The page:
Holguin is both the name of a province, as well as the province’s capital city, located in the east of Cuba.
One of Cuba’s oldest, colonial-era settlements, dating back to 1523, the city takes its name from its founder, Captain Francisco García Holguín, an officer in the Spanish army.
Despite its age and history, the city lacks the rich colonial architecture found in the likes of Havana, Trinidad, Cienfuegos & Camaguey and is therefore absent from the vast majority of Cuba itineraries.
While Holguin does feature a number of pleasant parks, its number one visitor attraction is undoubtedly the Loma de la Cruz (pictured above), a large hill overlooking the city with a cross at the top.
If you’re feeling fit, you can ascend the more than 450 steps from bottom to top and enjoy the panoramic views. Alternatively, you can simply drive.
While very few visitors make it to Holguin, many will inadvertently raise a toast to the city which is home to Cuba’s most important brewery, churning out millions of cans a year of Cristal, Mayabe & Bucanero.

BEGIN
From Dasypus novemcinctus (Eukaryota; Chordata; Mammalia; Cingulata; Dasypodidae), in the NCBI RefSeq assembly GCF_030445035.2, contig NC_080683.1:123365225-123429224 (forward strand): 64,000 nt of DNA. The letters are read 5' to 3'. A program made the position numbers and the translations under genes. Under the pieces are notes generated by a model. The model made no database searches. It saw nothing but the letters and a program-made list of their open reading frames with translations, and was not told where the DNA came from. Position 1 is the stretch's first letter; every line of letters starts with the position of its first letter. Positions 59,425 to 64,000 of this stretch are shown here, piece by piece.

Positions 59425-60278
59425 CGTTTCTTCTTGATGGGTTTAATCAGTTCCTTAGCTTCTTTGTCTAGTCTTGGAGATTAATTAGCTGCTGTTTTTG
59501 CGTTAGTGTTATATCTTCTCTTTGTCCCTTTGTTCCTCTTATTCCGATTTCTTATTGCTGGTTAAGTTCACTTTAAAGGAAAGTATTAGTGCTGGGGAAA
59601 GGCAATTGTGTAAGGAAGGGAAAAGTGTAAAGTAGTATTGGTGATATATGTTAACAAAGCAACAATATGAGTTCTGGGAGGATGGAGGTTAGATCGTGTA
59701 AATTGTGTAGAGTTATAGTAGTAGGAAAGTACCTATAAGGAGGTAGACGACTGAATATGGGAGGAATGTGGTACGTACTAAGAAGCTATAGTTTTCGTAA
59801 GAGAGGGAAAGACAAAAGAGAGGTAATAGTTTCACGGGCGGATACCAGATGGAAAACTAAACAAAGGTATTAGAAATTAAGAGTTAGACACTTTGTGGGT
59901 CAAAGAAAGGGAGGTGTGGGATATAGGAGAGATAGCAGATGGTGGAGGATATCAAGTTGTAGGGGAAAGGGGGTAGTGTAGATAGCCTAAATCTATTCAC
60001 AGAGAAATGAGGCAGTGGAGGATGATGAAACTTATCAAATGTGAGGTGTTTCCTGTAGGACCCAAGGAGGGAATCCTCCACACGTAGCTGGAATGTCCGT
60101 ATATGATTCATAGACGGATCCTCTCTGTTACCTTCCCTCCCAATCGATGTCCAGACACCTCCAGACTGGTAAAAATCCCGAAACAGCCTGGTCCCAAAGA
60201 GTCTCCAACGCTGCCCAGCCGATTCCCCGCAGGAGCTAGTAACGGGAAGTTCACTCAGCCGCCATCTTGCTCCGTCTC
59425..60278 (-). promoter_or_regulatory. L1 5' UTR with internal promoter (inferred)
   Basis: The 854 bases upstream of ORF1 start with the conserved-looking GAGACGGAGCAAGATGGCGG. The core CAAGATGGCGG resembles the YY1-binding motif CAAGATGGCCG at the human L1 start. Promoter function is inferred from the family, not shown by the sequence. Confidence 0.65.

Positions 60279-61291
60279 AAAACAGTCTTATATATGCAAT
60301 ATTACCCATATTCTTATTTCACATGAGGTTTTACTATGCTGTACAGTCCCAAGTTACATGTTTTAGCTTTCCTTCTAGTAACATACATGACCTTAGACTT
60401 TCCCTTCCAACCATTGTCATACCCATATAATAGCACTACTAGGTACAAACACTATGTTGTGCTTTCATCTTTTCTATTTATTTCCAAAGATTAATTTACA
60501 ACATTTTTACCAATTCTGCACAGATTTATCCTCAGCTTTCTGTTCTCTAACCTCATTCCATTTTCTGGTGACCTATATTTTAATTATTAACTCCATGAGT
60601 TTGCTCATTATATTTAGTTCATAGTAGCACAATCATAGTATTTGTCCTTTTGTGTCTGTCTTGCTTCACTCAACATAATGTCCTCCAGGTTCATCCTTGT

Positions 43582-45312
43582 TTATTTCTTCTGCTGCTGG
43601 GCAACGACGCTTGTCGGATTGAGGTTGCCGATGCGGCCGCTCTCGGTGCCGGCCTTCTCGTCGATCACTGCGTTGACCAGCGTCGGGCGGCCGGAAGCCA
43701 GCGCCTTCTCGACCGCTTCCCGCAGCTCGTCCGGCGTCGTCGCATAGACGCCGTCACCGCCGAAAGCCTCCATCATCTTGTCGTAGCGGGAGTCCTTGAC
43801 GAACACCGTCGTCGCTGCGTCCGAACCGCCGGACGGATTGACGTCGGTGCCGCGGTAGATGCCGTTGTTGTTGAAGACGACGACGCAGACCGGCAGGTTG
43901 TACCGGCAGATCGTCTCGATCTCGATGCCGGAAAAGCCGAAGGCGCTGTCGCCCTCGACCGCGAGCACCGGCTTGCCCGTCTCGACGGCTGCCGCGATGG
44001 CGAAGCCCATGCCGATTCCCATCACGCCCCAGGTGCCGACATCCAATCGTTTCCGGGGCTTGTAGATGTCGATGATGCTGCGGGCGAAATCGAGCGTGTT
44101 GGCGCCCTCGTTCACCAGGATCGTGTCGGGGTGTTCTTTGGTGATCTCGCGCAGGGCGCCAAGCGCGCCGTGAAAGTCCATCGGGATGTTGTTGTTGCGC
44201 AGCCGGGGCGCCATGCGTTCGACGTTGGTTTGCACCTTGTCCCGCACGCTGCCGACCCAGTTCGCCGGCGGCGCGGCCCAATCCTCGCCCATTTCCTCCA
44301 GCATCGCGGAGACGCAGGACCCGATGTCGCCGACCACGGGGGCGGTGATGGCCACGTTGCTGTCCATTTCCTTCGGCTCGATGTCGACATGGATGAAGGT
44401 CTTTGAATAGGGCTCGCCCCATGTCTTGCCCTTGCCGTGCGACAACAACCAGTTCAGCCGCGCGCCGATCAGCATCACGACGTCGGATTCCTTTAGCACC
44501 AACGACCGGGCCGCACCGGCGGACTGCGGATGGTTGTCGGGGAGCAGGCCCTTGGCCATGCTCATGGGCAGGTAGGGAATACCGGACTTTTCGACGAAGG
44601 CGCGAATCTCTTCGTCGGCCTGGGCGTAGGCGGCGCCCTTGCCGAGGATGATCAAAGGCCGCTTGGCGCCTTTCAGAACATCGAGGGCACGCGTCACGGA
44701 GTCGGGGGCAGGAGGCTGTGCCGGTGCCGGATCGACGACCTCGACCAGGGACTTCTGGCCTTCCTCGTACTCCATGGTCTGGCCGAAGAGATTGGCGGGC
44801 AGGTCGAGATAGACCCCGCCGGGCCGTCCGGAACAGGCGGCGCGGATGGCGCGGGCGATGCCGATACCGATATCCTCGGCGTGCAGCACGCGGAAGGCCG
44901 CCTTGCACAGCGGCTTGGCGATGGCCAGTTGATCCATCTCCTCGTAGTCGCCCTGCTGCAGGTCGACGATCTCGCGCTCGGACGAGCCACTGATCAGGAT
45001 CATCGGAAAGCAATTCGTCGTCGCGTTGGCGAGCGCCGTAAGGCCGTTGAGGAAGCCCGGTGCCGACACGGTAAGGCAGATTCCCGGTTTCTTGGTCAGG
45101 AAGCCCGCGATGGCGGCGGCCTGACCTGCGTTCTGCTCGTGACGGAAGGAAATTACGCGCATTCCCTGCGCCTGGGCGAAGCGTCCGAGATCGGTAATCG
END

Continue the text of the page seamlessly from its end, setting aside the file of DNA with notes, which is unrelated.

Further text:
Although the city itself receives very few visitors, the same cannot be said for Holguin province which, thanks to the beautiful, nearby beaches at Guardalavaca (pictured above), draws tourists from around the world.
While the vast majority of beach loving visitors fly directly into Holguin’s Frank Pais international airport, there are also daily domestic flights to Havana. The train between Havana & Santiago also stops at Holguin (most of the time) but it’s a long and very slow service.
For anyone planning to stay at Guardalavaca, but looking to get out and experience urban Cuba, a better option than the regional capital would be the charming, coastal town of Gibara (pictured above).
Should you need or want to stay in Holguin city, accommodation options are better than they used to be but still extremely limited with the Hotel Caballeriza being the pick of the bunch.